The Effect of Post-Learning Wakeful Rest on the Retention of Second Language Learning Material over the Long Term.

back to overview

Reference

Martini, M., Riedlsperger, B., Maran, T., & Sachse, P. (2017). The Effect of Post-Learning Wakeful Rest on the Retention of Second Language Learning Material over the Long Term. Current Psychology, 1-8. (ISI_2016: 0.953; ISI_2018: 1.468)

Publication type

Article in Scientific Journal

Abstract

Evidence exists that a brief period of wakeful rest after learning supports memory retention, while interference after learning weakens memory retention. We tested this so-called resting effect for second language learning material. In two counterbalanced within-subject designs, participants were involved in two identical successive learning phases. In each phase, they learned one of two second language stories, immediately followed by a recall phase in the first language. The critical manipulation took place after the immediate recall. Here, participants either rested or worked on a distractor task for 8 min. In Experiment 1, participants worked on a spot-the-difference task (visual distractor condition), and in Experiment 2, they read a New York Times article (verbal distractor condition). After 7 days, all participants were again invited to a second experimental session, where a surprise free recall test took place. Our results showed that second language story retention over a period of 7 days was not supported by a brief period of wakeful rest following learning and recall, independent of the distractor condition. Our findings contribute to an important characterization of the wakeful resting effect in younger adults, which is discussed in the light of existing studies.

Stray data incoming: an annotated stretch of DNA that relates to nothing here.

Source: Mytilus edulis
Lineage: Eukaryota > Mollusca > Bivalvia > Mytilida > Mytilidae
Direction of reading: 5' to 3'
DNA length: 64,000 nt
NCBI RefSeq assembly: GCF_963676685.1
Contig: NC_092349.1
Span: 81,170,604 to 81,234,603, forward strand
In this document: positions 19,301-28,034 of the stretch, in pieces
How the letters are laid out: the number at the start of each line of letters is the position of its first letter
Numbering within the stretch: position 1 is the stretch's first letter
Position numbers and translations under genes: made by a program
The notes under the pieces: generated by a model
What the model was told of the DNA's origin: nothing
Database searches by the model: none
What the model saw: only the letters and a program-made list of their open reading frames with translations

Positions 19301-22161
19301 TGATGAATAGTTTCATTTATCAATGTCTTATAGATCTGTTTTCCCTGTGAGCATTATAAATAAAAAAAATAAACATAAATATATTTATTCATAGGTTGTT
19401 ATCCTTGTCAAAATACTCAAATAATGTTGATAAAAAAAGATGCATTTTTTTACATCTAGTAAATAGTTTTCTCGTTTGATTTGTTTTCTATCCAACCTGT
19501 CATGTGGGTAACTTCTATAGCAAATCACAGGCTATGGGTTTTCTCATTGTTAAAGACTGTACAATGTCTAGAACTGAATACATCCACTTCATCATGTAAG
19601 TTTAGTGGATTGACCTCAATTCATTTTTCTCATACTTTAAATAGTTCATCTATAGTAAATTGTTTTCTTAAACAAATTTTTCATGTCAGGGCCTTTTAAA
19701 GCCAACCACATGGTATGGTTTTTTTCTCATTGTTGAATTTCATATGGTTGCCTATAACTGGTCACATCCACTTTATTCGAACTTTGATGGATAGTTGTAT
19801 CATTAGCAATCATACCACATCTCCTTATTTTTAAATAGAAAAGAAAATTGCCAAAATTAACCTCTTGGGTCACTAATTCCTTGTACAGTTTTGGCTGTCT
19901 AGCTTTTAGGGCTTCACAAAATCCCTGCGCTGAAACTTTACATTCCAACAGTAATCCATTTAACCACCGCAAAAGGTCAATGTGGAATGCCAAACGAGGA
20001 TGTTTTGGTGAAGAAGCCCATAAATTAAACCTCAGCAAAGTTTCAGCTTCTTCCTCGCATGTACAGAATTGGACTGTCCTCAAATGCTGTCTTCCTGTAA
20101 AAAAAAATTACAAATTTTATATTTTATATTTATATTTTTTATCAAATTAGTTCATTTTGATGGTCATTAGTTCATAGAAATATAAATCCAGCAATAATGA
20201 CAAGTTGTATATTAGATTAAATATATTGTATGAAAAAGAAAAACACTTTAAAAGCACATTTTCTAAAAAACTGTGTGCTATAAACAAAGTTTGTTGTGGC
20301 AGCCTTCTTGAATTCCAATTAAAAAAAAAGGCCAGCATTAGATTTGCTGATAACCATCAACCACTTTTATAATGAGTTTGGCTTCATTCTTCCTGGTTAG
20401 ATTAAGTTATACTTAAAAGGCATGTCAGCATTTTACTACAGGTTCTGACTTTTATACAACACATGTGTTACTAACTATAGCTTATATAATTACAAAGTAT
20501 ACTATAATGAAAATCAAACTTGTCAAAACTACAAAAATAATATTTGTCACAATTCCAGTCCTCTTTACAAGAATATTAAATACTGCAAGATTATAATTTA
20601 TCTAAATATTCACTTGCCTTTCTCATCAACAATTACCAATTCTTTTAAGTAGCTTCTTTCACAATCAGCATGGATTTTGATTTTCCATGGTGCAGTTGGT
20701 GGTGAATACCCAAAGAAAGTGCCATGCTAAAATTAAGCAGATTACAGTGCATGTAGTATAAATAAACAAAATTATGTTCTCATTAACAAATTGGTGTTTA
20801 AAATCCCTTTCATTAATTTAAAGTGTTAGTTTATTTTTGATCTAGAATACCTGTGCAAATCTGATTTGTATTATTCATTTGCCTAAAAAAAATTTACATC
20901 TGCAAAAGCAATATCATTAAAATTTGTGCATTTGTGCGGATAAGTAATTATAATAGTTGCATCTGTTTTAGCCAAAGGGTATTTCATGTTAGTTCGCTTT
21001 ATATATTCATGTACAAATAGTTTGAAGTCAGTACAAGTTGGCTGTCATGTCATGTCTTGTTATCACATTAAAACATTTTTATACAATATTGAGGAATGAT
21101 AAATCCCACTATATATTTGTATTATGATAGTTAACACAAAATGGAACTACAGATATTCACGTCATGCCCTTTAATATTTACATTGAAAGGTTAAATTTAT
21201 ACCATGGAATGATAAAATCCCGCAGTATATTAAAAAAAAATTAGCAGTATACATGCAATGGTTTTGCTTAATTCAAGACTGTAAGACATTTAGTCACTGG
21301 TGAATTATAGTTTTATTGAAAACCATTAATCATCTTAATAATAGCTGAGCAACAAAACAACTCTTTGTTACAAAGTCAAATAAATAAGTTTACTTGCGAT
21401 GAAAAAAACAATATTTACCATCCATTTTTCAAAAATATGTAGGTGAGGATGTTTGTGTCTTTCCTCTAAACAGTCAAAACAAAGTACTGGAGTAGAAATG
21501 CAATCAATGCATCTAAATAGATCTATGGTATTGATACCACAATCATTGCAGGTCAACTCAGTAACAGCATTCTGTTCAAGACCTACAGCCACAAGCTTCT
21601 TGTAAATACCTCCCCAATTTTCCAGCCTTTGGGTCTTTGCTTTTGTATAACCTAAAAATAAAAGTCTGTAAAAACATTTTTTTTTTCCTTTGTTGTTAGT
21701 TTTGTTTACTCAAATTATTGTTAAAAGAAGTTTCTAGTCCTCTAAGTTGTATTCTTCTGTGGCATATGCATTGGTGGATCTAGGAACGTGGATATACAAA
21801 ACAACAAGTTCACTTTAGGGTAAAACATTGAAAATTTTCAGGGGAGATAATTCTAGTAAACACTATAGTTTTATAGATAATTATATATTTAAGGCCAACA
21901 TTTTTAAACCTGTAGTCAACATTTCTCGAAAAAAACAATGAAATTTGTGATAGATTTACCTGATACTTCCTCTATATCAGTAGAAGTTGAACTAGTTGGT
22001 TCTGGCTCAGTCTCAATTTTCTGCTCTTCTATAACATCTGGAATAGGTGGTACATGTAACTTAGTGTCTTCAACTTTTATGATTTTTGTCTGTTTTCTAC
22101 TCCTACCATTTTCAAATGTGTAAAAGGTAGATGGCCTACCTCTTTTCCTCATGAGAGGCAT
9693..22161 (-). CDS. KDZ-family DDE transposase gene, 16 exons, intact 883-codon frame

Persons

Organizational Units

  • Institute for Entrepreneurship
  • Chair of Entrepreneurship and Leadership

Original Source URL

Link

DOI

http://dx.doi.org/10.1007/s12144-017-9760-z